At an alumni-faculty retreat held April 5 at the Levin College of Law, Dean Robert Jerry discussed the challenges facing the legal profession, their implications for legal education, and how the college is facing them. In this Q-and-A, Jerry addresses some of the issues he discussed at the retreat. The media consistently reports that it has become more difficult for law school graduates to get jobs.
Is this accurate?
Yes. Although this generalization hides important variations that exist across practice sectors, regions and law schools, the general proposition is correct. The demand for licensed lawyers nationally now falls below the number of graduates the nation’s law schools are producing. The U.S.
Bureau of Labor Statistics predicts that through 2020 there will be approximately 23,000 new lawyer jobs created annually. This spring, the nation’s 201 accredited law schools graduated about 46,000 students. Even granting that not all of these graduates intend to pursue a practice career, there is no escaping the math.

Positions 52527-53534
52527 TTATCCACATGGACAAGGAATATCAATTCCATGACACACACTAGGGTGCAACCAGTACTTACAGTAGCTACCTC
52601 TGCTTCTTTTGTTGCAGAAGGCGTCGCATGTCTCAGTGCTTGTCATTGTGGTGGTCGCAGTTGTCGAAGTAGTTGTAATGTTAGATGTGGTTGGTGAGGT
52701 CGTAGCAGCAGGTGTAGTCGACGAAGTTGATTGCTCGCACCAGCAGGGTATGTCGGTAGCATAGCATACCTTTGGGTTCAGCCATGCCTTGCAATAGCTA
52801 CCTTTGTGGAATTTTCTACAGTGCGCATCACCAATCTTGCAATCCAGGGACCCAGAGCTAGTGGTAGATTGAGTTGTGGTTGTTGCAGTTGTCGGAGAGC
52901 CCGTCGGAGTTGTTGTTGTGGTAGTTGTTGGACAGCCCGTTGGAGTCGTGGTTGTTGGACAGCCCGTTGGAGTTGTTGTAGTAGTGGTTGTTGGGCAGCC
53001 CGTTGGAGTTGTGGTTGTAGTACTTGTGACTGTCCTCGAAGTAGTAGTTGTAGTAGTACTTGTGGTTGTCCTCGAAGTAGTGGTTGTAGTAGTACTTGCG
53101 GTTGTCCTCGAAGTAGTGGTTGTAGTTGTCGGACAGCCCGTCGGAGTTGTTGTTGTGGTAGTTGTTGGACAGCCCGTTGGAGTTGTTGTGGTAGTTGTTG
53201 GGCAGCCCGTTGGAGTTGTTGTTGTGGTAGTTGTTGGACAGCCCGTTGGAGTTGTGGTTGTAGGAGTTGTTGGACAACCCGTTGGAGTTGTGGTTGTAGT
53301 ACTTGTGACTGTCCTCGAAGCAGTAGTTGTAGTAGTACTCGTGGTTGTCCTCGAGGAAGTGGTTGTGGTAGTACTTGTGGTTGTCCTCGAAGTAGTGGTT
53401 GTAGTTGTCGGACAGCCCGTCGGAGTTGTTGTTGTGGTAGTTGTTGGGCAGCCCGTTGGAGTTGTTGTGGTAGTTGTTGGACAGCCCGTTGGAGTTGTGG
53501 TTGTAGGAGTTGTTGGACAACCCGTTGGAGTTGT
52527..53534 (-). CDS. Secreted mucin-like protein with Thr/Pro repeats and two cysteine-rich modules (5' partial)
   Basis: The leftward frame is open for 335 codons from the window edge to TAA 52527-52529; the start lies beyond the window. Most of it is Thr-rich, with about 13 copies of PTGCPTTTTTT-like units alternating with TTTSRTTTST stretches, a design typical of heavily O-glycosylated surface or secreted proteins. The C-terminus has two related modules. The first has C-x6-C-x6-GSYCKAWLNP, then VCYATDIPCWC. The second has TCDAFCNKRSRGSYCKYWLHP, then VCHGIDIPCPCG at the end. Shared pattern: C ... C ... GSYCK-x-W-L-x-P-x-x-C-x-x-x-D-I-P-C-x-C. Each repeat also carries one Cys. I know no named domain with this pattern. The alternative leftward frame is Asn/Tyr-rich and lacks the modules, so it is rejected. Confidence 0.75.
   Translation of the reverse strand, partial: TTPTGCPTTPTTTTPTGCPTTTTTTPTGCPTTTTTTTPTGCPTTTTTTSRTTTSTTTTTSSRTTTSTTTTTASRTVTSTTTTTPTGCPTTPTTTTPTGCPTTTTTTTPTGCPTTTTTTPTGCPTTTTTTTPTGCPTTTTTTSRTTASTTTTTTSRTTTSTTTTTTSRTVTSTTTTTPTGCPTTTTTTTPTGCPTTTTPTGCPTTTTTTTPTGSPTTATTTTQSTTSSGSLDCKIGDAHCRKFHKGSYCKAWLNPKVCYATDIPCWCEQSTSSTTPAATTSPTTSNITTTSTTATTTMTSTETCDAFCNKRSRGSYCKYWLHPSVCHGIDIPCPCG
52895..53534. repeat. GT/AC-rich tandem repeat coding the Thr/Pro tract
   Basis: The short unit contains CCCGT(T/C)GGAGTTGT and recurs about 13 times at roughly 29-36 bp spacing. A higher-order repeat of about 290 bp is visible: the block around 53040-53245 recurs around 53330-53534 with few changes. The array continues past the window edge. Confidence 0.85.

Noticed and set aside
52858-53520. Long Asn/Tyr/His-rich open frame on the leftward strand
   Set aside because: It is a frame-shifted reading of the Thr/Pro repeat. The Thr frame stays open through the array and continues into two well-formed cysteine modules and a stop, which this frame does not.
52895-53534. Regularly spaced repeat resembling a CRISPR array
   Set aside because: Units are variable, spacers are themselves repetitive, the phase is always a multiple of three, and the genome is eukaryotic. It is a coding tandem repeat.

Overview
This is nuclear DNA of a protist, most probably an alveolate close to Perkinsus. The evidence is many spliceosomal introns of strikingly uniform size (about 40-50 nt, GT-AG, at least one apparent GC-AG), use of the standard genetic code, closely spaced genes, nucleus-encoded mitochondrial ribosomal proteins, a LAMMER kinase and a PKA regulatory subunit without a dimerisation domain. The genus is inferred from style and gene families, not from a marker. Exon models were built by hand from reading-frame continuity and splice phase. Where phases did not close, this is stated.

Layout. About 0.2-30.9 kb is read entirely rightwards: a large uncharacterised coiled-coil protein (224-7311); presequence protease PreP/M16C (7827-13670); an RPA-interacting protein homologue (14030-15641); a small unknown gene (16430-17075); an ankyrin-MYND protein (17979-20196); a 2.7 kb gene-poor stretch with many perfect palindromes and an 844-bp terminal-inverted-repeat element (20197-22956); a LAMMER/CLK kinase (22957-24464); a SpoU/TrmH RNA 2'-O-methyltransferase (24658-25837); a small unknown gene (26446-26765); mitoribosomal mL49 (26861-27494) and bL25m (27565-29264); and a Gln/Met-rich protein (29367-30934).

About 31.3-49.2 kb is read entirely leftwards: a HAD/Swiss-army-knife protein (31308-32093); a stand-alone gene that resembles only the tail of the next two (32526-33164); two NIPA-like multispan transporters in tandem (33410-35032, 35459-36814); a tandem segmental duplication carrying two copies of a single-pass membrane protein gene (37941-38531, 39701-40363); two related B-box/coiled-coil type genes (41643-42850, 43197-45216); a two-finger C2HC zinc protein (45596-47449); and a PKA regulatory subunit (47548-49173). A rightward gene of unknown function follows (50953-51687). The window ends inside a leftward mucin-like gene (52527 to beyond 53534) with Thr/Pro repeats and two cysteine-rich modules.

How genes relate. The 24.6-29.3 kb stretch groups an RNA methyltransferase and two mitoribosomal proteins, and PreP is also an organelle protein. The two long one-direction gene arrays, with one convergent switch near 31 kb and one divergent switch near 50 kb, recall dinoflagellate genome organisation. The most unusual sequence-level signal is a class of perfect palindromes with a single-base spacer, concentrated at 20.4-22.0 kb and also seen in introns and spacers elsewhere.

Neither the legal profession nor legal education is immune from market forces and, not surprisingly, the numbers are already beginning to change. You’ll recall that we reduced the size of our J.D. program by 25 percent in 2009; with the benefit of hindsight, it is clear that we did the right thing. In fact, we were one of legal education’s leaders in doing this. In 2012, 90 percent of the law schools for which data were available in the fall — about 140 of them — admitted fewer students than in 2010. Most estimates are that there will be 6,000 to 8,000 fewer entering law students in 2013, but the number of law graduates in 2016 will still exceed the new jobs being generated, even if we assume a growing economy.
Looking beyond 2020, the exit of the boomer generation from the workforce will be one of the biggest changes in employment markets in our country’s history. By some estimates, about 400,000 of the nation’s 1.1 million lawyers are boomers; so a vast array of new opportunities will come into existence as the boomer generation leaves the scene. But in the meantime, new law graduates will continue to face a challenging legal employment market.
Why are legal jobs so hard to come by?
Two things are obvious. The number of law graduates has steadily increased during the last two decades. Eighteen new law schools have been accredited since 2000, and some of these are very large. As the supply of lawyers has gone up, the demand for legal services has gone down, just like with most other goods and services in the national and global economies.